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A Very Thin Line: Review

"A Very Thin Line" Review

by Neel Trivedi

"Three gunshots rang through the air, causing me to stumble and lose one of my shoes. My front tooth hit the pavement..."

The lines above would have fit like a glove had they been from a fictional tale of suspense and action. But they're not.

Instead, they describe the beginning of a real and haunting incident in Rohan Sharma's riveting memoir about the trauma of mental health, coming of age and ultimately, accepting yourself as who you are.

Sharma's book, "A Very Thin Line," recounts his engrossing story of a mistake made under the influence of bipolar disorder that ultimately sent him to prison for twenty-three months.

Along the way, we go through a journey of a scared and vulnerable young man who utilizes the negative experience to come out of it with a new-found courage, maturity and wisdom. In describing that journey, Sharma also shares a fair amount of self-help philosophies that can serve as a motivation under any context of life.

We also see a very candid expose of how incompetently society attempts to solve the perils of mental health despite the modern-day accessibility of prodigious knowledge about it.

Sharma's informal and conversational writing style makes for a fast-paced read and paints a vivid picture as if he's sitting right beside you, telling you his story in person.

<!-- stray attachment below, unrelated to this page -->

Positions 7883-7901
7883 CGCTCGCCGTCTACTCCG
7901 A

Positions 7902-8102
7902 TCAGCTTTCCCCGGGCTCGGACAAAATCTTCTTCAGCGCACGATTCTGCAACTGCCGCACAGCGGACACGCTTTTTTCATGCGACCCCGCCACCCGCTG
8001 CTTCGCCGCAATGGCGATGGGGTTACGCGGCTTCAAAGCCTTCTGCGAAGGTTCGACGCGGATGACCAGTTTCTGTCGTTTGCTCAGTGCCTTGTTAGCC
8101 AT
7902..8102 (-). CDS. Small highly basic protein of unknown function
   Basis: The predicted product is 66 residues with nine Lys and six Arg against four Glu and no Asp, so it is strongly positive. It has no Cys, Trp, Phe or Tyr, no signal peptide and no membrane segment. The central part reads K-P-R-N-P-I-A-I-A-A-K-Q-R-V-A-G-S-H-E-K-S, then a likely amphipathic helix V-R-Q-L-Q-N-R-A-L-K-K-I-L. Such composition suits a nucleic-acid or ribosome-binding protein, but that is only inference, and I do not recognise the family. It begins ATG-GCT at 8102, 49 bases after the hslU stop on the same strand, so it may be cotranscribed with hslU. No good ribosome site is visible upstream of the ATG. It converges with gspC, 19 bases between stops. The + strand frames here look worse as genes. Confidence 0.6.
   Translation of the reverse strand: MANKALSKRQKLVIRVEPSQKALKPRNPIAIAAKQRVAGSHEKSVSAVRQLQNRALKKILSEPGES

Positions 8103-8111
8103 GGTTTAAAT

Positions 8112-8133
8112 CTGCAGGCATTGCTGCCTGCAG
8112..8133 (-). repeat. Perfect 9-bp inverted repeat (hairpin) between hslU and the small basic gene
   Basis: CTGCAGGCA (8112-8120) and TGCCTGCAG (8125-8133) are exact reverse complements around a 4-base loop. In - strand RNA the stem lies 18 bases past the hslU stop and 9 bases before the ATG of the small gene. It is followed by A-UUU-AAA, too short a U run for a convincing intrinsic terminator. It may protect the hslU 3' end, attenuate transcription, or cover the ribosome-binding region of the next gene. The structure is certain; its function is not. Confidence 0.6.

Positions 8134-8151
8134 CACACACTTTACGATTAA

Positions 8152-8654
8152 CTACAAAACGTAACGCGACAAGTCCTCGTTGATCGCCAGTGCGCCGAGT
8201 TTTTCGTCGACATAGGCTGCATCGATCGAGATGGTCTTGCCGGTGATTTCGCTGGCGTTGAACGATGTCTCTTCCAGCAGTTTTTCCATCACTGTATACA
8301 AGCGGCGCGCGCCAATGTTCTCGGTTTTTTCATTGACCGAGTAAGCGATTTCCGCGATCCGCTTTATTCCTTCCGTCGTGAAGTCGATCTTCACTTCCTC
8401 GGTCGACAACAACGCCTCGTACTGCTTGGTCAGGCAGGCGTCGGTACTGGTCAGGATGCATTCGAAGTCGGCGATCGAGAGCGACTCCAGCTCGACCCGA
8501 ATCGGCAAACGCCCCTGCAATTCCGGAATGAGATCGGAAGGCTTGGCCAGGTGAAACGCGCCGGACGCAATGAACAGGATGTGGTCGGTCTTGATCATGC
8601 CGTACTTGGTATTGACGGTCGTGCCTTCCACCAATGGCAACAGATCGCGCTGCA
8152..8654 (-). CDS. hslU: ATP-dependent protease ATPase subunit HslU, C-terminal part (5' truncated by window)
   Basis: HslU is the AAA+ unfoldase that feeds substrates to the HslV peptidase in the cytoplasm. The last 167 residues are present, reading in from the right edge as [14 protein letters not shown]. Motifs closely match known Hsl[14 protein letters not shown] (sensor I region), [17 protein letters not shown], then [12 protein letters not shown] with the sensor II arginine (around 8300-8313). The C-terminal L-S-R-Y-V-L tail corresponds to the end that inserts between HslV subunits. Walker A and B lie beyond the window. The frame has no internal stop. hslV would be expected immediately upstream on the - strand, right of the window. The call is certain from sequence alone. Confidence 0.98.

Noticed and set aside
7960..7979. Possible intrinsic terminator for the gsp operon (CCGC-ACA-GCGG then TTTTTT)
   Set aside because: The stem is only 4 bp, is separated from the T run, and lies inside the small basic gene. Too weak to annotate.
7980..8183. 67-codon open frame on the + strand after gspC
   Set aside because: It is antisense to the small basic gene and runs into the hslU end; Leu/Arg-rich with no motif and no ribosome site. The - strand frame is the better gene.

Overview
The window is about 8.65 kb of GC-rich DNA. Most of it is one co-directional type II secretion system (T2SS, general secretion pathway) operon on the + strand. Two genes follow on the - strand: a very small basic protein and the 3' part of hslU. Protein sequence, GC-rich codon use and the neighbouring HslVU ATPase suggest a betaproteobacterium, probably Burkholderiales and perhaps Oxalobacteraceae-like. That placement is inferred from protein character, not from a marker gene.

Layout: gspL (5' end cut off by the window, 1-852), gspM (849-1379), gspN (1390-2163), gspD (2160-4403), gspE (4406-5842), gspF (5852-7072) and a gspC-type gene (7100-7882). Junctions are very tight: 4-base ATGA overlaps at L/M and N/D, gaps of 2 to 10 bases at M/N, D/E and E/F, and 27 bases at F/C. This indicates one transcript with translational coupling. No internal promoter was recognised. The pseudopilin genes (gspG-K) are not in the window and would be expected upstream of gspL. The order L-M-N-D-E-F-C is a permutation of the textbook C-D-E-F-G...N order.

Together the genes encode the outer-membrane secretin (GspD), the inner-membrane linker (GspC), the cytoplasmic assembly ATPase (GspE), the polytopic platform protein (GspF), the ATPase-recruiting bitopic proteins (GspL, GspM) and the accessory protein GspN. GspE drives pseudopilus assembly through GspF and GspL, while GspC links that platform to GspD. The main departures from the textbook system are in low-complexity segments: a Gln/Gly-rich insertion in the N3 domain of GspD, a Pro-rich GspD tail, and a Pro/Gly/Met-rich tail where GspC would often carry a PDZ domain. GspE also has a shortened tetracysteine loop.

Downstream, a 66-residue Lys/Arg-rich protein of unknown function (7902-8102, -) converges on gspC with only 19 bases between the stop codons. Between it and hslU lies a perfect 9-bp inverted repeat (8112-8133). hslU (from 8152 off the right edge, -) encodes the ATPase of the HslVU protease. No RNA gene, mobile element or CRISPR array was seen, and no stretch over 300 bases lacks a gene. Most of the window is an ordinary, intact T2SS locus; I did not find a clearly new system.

There have been many impressive memoirs about mental health. Very few, however, take those memoirs and add an extra layer of the confinement of prison.

Under that context, it wouldn't be wrong to say that not since "Prozac Nation" has a memoir expressed a more fitting amalgamation of the vile truth of having a mental illness and coming out victorious in spite of it as well as because of it.

In spite of the main subject matter being very grim and dark at times, "A Very Thin Line" beautifully juxtaposes Sharma's story with the feeling of optimism and believing in yourself for anyone who's ever felt stuck between a rock and a hard place due to a mental illness.

A quote Sharma states towards the end aptly describes the feeling you're left with: "If you happen to be in a room full of intimidating looks... you can always count on your reflection to smile back. Always."


Neel Trivedi writes for <